Date of this Version
Dauer JT, Jongejans E (2013) Elucidating the Population Dynamics of Japanese Knotweed Using Integral Projection Models. PLoS ONE 8(9): e75181. doi:10.1371/journal.pone.0075181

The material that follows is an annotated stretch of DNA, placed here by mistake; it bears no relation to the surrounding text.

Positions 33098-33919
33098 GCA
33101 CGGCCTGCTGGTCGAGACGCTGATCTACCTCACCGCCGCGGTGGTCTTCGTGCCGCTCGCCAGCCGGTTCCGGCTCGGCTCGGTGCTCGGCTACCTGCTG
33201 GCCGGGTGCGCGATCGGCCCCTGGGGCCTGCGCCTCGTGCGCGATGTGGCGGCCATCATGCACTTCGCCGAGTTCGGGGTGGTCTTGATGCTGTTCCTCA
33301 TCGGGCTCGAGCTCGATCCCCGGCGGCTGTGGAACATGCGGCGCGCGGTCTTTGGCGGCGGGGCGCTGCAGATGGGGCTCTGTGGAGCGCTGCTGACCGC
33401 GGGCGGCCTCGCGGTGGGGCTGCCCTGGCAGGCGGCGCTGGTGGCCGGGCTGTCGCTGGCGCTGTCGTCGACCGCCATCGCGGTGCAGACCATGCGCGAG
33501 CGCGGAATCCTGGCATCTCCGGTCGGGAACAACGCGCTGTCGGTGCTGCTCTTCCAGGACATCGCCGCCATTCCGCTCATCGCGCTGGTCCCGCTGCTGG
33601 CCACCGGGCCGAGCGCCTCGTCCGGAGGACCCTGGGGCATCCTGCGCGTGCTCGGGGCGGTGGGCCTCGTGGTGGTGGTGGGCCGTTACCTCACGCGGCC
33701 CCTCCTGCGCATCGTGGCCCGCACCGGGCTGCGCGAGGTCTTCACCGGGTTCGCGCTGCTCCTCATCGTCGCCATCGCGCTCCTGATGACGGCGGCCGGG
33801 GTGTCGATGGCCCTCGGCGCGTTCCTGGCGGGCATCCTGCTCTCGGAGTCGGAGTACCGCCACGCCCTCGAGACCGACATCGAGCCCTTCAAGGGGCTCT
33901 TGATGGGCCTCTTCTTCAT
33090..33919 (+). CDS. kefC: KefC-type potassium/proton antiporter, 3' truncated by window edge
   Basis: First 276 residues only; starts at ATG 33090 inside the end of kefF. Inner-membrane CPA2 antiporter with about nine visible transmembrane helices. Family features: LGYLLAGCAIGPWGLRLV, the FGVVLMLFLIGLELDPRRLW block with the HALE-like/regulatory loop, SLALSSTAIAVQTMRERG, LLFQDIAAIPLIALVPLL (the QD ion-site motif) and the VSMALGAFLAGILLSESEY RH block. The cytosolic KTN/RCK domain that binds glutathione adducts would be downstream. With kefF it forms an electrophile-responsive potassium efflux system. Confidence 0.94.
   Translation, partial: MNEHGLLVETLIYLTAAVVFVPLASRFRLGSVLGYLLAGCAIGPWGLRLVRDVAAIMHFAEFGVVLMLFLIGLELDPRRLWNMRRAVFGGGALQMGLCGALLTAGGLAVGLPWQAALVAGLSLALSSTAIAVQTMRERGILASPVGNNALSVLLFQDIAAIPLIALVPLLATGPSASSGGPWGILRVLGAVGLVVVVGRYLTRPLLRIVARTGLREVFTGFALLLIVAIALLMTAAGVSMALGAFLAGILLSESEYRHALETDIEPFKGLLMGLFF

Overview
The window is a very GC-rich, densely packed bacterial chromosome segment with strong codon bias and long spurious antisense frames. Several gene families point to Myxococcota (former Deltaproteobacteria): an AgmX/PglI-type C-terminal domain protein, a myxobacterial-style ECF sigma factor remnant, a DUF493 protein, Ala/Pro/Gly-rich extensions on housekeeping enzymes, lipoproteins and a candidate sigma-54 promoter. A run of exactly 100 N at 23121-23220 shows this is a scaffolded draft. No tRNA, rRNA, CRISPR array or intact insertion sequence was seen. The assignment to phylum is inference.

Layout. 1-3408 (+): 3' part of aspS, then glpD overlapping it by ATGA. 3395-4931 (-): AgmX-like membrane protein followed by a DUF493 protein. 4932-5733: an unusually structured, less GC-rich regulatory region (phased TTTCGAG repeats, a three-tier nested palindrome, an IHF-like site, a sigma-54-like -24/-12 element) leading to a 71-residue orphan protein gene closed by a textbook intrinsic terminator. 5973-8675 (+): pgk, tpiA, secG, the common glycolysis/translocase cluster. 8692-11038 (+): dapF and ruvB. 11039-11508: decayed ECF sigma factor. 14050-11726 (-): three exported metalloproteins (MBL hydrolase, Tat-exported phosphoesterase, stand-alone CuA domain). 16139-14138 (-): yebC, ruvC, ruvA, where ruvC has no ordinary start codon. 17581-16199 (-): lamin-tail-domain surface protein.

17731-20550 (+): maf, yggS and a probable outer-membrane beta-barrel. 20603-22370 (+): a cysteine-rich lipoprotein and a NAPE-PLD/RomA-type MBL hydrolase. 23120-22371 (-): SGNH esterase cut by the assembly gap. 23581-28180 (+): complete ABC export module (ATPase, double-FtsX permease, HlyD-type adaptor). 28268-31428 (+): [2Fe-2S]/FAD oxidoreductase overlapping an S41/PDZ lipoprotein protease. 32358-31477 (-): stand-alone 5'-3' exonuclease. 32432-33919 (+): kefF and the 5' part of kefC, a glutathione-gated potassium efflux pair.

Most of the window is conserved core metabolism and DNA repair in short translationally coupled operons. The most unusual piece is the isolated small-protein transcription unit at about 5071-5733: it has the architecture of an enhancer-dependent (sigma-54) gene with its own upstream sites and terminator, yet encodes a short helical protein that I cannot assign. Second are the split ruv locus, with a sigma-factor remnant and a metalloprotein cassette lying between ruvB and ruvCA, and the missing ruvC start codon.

Plant demographic studies coupled with population modeling are crucial components of invasive plant management because they inform managers when in a plant’s life cycle it is most susceptible to control efforts. Providing land managers with appropriate data can be especially challenging when there is limited data on potentially important transitions that occur belowground. For 2 years, we monitored 4 clonal Japanese knotweed (Polygonum cuspidatum) infestations for emergence, survival, shoot height until leaf senescence, dry shoot biomass after senescence, and rhizome connections for 424 shoots. We developed an integral projection model using both final autumn shoot height and shoot biomass as predictors of survival between years, growth from year to year, and number of rhizomes produced by a shoot (fecundity). Numbers of new shoots within an infestation (population growth rate λ) were projected to increase 13-233% in a year, with the greatest increase at the most frequently disturbed site. Elasticity analysis revealed population growth at 3 of the 4 sites was primarily due to ramet survival between years and to yearto- year growth in shoot height and shoot biomass. Population growth at the fourth site, the most disturbed, was due to the large production of new rhizomes and associated shoots. In contrast to previous studies, our excavation revealed that most of the shoots were not interconnected, suggesting rhizome production may be limited by the size or age of the plants, resource availability, disturbance frequency, or other factors. Future integration of plant population models with more data on belowground growth structures will clarify the critical stages in Japanese knotweed life cycle and support land managers in their management decisions.